War hero Ben Parkinson ‘upset’ by treatment on Thomas Cook flight

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A national airline is facing criticism after war hero Ben Parkinson was told, ‘It’s not my problem’, when he asked why the plane did not have adequate disabled facilities.

Lance Bombardier Ben, who lost both legs and broke his back, hips and ribs in a mine blast in Afghanistan in 2006, was travelling on a Thomas Cook flight from Cyprus with five fellow servicemen on a trip with charity Pilgrim Bandits.

But upon boarding the flight members of the charity requested Ben, aged 30, be given use of an aisle chair – a wheelchair capable of fitting down the aisles of an aeroplane, used by people with reduced mobility.

The group was told there were no aisle seats available on board and, as a result, none of the injured servicemen travelling were able to use access the plane’s bathroom for the duration of the four-hour flight.

When a member of the group mentioned the problem as they waited to exit the flight, a first officer is alleged to have said: “It’s not my problem. Thank you for flying Thomas Cook.”

Ben’s mum, Diane Dernie, told The Star: “Ben was really upset by that.”

Stressing the rest of the flight crew had been ‘lovely’, the 56-year-old added: “He was just a very arrogant man. I don’t know whether he’d had a bad day or what but he just wasn’t interested in what we were telling him.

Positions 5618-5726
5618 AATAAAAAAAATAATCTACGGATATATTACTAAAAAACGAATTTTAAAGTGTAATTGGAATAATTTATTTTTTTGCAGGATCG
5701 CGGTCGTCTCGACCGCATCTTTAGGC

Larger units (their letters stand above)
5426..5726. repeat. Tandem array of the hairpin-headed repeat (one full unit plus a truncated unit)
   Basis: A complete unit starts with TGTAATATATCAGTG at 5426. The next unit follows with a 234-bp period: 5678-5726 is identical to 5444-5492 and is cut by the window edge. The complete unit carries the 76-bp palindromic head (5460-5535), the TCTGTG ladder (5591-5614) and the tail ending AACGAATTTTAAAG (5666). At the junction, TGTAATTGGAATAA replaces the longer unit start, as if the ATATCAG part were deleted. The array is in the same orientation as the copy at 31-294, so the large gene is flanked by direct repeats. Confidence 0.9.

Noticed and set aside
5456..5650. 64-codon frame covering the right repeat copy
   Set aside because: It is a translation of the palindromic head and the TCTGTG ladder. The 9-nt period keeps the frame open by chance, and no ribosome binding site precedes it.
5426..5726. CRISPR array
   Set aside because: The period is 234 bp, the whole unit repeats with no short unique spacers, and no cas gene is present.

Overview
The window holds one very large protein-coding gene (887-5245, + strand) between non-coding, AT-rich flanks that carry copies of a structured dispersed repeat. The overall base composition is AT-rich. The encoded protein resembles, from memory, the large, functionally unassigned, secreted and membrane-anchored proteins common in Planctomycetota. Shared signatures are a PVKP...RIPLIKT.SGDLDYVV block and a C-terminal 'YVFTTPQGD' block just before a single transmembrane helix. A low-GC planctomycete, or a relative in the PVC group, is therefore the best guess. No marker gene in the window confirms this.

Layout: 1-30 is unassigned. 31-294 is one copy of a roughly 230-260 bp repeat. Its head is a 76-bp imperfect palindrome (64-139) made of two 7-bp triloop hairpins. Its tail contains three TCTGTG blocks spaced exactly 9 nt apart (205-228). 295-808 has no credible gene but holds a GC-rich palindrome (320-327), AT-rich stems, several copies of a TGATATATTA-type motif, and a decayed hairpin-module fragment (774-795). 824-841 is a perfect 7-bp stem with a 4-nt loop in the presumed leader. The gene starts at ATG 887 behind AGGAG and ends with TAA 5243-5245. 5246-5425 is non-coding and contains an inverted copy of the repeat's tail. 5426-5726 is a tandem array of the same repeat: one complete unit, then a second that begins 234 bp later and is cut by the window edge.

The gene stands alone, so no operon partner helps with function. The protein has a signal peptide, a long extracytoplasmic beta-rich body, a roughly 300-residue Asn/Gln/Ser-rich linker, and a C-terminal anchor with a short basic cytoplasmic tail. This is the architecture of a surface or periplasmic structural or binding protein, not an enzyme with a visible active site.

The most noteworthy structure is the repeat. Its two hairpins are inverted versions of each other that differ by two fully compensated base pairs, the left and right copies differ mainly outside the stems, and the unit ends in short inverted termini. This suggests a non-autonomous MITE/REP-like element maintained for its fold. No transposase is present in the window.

“The others were mostly really apologetic.

“Some of the crew even offered to give Ben a piggyback up the aisle which he thought was funny because they were so tiny.

“It was worrying though, because if something had gone wrong, Ben wouldn’t have been able to get up the aisle.

“Thomas Cook have since apologised and promised to ensure they can offer aisle chairs on all flights used by disabled people, which is all we wanted.”

A Pilgrim Bandits spokesman confirmed Thomas Cook had offered an ‘unreserved apology’.

According to Thomas Cook’s website an on-board wheelchair is provided on all flights for people who require one.

A spokesman for Thomas Cook Airlines said: “We’d like to sincerely apologise to Mr Parkinson and his family and assure them that Thomas Cook Airlines takes its responsibilities to disabled customers very seriously.

“We immediately launched a full investigation into the issues raised by Mr Parkinson about his flight this weekend and we are contacting him as a matter of urgency.”